Confronting a poisonous past
Seventy-two years ago today, in 1931, Japan invaded northeast China, starting a 14-year expansionist war on the mainland and in other parts of Asia.
The Chinese government has been marking this painful anniversary fairly predictably. But this year's commemoration will make history: more than one million Chinese - 1,119,248 to be precise - from China and around the world have signed a 'joint statement' via 12,518 participating websites.
The statement was an unprecedented grassroots reaction to a number of recent incidents involving chemical weapons abandoned by the Japanese army in China at the end of the second world war.
The most serious case was in the northeast city of Qiqihar, where 43 people were poisoned last month. Among the victims was 33-year-old farm worker Li Guizhen. He suffered burns to 95 per cent of his body while trying to recycle scrap metal from five buried containers, all filled with mustard-gas agents. He died two weeks after being exposed.
The signed statement calls for support for these and other victims of Japan's 'forgotten' chemical weapons. It demands that Japan apologise for its chemical war crimes, clean up the discarded chemical weaponry, take concrete measures to ensure public safety and compensate victims.
Sponsored by China's civilian activist groups, the joint statement and the 4,000 pages of signatures (with names and addresses to avoid fraud) will be sent to the Japanese embassy in Beijing today.
During the second world war, the Japanese army conducted large-scale chemical and germ warfare in China. On more than 2,000 occasions, from 1937 to 1945, Japanese chemical weapons caused more than 100,000 Chinese casualties. Japan's chemical warfare facilities were so widespread and extensive that between 700,000 (the Japanese estimate) and two million (the Chinese estimate) chemical weapons were left behind in China at the end of the war in 1945. This makes China the largest site of abandoned chemical weapons on earth.
There have been more than 2,000 casualties of these discarded weapons. But as critics point out, the Japanese government has been reluctant to admit their existence, slow in cleaning up the sites and resistant to providing compensation.
At first, Japan denied the existence of its wartime chemical weapons programmes. In recent years, it has acknowledged their existence, but has done very little to dispose of the weapons. Both Japan and China are parties to the Chemical Weapons Convention that came into effect in 1997. It requires the treaty states to take full responsibility in the next 10-15 years for disposing of chemical weapons left in other countries.
Japan, however, began work on the chemical weapons in China only when the two countries signed the Memorandum on the Destruction of Japanese Discarded Chemical Weapons, in China in 1999.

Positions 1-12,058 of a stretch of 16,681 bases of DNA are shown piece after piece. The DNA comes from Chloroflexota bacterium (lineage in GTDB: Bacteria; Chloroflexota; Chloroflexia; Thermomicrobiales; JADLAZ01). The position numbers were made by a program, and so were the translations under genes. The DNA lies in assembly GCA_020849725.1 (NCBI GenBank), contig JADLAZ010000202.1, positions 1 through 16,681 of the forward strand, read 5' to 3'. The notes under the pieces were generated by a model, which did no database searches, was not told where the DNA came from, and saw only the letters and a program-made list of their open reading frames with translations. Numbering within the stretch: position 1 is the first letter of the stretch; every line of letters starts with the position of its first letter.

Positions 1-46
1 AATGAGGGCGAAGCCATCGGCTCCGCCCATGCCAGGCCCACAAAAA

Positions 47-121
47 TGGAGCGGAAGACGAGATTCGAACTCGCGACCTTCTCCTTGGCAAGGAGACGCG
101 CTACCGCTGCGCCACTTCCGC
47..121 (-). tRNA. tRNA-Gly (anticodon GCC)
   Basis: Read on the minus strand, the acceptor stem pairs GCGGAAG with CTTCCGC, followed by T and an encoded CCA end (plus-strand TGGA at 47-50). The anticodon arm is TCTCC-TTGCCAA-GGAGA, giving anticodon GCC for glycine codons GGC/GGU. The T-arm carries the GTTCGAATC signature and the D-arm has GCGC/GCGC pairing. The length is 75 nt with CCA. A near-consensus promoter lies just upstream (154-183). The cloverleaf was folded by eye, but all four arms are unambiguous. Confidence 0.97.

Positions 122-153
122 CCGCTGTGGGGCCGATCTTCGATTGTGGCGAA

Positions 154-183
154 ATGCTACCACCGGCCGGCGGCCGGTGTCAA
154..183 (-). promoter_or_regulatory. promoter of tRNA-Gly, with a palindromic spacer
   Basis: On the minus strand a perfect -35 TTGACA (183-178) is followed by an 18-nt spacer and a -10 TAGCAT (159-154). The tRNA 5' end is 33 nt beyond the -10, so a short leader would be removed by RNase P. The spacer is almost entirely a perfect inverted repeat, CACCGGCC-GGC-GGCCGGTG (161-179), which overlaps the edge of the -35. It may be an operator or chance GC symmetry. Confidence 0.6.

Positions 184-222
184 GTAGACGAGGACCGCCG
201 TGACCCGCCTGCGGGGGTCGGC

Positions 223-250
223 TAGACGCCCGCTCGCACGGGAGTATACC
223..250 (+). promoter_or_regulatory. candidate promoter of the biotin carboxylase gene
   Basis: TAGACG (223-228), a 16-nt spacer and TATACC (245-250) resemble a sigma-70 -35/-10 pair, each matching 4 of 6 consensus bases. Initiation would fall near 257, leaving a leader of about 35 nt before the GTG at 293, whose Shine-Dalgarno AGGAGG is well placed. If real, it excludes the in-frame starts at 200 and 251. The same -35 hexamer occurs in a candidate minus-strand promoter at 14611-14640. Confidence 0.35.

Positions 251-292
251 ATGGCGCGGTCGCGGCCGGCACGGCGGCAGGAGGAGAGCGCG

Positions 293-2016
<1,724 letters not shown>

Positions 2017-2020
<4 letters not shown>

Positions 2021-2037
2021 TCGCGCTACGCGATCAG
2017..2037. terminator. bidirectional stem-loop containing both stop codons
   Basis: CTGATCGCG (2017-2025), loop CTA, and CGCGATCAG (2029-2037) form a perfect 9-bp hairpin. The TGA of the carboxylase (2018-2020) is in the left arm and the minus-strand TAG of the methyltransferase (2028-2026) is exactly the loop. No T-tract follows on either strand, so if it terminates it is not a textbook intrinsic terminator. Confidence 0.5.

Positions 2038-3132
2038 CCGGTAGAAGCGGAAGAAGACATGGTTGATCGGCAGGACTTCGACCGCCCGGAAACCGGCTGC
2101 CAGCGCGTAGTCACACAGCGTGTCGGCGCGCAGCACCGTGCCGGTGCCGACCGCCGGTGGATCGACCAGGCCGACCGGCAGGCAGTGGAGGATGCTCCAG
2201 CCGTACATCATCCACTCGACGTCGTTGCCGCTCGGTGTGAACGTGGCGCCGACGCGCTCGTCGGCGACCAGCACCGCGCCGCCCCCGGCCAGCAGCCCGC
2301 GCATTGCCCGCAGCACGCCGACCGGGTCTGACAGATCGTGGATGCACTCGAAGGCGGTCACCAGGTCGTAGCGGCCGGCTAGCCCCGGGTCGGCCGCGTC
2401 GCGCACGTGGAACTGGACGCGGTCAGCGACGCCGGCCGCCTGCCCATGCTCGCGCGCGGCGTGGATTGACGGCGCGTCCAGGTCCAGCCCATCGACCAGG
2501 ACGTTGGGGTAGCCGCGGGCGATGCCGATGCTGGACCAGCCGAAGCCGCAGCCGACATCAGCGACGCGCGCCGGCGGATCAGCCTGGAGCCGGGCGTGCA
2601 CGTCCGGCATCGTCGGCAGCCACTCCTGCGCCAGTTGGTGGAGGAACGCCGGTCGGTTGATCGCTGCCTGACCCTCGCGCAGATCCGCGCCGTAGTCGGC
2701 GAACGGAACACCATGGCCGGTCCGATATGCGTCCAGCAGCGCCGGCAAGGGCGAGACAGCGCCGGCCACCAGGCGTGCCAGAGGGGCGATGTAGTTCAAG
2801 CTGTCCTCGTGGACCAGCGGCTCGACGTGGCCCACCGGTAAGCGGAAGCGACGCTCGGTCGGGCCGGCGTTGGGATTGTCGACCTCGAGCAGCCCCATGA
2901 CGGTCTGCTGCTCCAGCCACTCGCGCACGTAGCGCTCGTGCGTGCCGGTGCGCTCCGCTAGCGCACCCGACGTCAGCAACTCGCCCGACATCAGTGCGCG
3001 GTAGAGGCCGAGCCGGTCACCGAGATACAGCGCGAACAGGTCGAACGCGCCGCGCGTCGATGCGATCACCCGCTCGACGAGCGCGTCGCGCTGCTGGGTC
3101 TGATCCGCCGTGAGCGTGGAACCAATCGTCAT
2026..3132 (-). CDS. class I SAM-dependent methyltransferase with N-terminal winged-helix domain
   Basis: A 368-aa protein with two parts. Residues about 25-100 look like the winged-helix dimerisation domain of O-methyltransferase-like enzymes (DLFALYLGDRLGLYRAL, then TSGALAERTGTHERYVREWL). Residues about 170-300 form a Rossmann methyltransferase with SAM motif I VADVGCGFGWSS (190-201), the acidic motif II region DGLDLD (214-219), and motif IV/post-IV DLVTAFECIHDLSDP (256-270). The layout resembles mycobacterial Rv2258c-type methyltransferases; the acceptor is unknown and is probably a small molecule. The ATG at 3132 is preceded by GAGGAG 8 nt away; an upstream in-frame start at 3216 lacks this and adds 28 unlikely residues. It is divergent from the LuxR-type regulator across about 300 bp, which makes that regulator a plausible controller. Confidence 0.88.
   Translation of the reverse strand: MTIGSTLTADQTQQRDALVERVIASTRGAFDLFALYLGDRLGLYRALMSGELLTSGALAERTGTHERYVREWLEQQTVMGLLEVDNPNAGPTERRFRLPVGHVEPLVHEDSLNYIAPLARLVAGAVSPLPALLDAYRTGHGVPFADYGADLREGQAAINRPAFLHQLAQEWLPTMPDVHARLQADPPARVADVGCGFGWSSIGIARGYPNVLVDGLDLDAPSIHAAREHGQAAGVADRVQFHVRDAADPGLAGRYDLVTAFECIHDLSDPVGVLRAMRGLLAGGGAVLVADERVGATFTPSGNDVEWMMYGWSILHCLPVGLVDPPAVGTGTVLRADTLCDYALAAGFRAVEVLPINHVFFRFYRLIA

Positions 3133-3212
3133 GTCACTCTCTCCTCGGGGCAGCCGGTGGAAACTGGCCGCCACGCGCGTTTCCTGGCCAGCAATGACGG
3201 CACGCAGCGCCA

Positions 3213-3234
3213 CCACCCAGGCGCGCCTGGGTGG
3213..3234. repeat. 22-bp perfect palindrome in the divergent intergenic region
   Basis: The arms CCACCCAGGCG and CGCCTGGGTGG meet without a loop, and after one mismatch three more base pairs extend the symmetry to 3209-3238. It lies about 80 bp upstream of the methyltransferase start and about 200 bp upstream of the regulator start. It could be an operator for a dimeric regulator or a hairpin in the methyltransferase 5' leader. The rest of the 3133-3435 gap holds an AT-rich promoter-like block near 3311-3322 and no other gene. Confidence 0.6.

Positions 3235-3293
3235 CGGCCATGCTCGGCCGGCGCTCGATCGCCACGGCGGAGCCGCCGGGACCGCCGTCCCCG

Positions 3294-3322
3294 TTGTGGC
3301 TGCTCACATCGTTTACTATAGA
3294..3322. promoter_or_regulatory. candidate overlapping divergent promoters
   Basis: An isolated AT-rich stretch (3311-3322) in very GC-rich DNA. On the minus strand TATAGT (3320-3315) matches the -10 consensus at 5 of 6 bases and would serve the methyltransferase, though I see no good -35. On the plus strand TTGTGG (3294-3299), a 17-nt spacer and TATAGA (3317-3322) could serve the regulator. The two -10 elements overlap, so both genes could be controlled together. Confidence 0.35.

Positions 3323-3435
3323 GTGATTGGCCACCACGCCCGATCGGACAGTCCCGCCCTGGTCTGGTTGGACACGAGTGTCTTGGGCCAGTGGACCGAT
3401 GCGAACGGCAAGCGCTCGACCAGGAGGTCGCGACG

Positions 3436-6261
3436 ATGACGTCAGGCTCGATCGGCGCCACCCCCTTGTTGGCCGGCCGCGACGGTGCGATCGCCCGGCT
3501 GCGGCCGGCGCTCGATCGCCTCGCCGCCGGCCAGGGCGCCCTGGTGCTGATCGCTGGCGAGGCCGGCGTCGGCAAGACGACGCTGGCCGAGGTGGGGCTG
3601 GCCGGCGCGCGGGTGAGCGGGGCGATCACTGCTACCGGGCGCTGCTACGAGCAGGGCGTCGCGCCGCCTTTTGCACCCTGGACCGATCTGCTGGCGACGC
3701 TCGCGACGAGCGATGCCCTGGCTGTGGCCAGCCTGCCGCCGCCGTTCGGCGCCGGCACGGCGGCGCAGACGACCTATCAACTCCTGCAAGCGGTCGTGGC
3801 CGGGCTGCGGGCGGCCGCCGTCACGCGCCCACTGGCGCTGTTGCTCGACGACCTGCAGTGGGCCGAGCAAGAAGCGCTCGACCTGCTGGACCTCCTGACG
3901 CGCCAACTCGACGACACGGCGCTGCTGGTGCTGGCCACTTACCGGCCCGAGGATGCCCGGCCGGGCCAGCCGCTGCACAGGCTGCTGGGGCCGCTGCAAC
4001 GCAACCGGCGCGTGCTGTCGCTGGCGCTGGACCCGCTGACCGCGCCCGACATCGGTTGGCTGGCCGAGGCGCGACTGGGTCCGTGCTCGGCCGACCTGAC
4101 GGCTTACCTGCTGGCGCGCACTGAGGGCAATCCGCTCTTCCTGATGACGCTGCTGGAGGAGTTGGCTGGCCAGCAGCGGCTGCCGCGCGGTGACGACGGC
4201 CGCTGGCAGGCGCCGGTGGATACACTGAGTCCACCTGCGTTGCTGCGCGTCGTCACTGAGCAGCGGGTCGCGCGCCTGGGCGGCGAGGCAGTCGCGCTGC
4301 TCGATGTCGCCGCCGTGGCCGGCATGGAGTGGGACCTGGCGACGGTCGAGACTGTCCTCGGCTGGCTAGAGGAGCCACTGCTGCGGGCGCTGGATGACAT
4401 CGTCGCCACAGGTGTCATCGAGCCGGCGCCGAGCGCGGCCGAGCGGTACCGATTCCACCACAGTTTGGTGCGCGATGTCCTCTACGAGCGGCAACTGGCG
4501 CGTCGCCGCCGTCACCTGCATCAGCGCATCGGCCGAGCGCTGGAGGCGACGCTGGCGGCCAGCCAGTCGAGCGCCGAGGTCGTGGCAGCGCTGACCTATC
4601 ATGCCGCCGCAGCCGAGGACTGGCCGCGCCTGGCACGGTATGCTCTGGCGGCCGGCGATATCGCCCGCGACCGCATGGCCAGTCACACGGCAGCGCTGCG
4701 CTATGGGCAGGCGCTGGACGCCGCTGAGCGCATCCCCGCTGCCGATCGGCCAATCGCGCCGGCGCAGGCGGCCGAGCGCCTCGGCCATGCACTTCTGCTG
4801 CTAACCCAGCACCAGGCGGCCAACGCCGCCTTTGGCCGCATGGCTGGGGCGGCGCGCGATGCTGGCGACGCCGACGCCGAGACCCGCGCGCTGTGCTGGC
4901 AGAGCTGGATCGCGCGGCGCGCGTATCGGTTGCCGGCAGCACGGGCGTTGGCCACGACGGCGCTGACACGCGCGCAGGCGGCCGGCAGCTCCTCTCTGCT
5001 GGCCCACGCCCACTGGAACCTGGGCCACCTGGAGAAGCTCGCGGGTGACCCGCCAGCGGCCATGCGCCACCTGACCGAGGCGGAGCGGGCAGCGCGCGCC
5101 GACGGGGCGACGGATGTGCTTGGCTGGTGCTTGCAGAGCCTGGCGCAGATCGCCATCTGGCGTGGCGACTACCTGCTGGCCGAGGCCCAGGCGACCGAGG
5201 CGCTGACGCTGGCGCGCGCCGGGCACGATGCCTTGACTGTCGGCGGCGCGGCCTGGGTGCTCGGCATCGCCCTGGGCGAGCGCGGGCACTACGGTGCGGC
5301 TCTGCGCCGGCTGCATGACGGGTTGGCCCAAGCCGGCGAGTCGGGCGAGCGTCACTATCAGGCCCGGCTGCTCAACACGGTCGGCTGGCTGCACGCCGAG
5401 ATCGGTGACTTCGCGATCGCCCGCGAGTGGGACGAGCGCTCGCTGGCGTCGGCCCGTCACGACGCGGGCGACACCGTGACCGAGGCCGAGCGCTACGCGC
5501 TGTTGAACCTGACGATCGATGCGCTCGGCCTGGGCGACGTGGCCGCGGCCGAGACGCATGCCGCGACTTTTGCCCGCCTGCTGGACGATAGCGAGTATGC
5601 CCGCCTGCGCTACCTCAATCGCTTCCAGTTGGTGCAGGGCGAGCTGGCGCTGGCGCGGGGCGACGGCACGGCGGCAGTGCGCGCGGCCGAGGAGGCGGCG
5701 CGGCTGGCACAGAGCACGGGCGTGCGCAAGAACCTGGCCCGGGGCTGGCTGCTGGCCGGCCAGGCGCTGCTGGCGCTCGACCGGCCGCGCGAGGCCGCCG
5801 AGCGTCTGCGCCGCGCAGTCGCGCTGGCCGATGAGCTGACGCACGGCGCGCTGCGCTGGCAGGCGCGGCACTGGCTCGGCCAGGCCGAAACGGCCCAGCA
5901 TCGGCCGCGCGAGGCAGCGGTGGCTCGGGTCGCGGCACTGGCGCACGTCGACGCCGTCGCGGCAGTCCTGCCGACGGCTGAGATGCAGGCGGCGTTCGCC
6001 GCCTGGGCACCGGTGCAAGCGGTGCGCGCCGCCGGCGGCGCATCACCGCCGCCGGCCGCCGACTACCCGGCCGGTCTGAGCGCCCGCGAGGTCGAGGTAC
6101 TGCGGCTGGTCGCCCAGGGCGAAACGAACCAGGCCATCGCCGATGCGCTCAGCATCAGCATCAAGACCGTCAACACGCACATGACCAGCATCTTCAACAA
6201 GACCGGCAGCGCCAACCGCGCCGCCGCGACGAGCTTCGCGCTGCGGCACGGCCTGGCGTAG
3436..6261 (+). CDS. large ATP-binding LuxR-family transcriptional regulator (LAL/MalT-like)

But so far there have been only about a dozen joint investigations into locating the weapons and very little has been done to dispose of them. Japan has also failed to provide a detailed list of its wartime chemical-weapons facilities in China, despite repeated requests.
Meanwhile, the Japanese courts have repeatedly ruled against individual Chinese victims who have filed lawsuits. Japan claims that it is no longer obliged to compensate them because the Chinese government officially gave up its war reparation claims in 1972, when the two countries established diplomatic relations.
However, the latest incident in Qiqihar is so serious, and evidence so overwhelming, that Japan, after initial denials, acknowledged that the poisonous-gas containers belonged to the Japanese army. It has sent medical and technical personnel to the site and is negotiating with the Chinese government to pay 100 million yen (HK$6.7 million) for the incident.
But instead of apologising and offering the money to the victims as compensation, the Japanese government merely said the incident was 'regrettable' and referred to the fund as 'investigation expenses' and 'condolence money' for the victims.
To many Chinese, such reactions are unjust, inhumane and unacceptable. In my recent trip to northeast China, I found their anger to be genuine. It is not some kind of twisted nationalism, nor is it a result of manipulation by the government, as some pundits have speculated. In fact, the Chinese government has been actively seeking closer relations with Japan.
Chinese leaders must take seriously the people who have signed the online campaign and registered their grievances with Japan. The Japanese government should seize the opportunity to confront the past with courage and speed up the process of clearing the abandoned chemical weapons in China. Only then can it rid itself of the burden it has carried for so long.
Wenran Jiang, a native of Harbin, is an associate professor of political science at the University of Alberta, Canada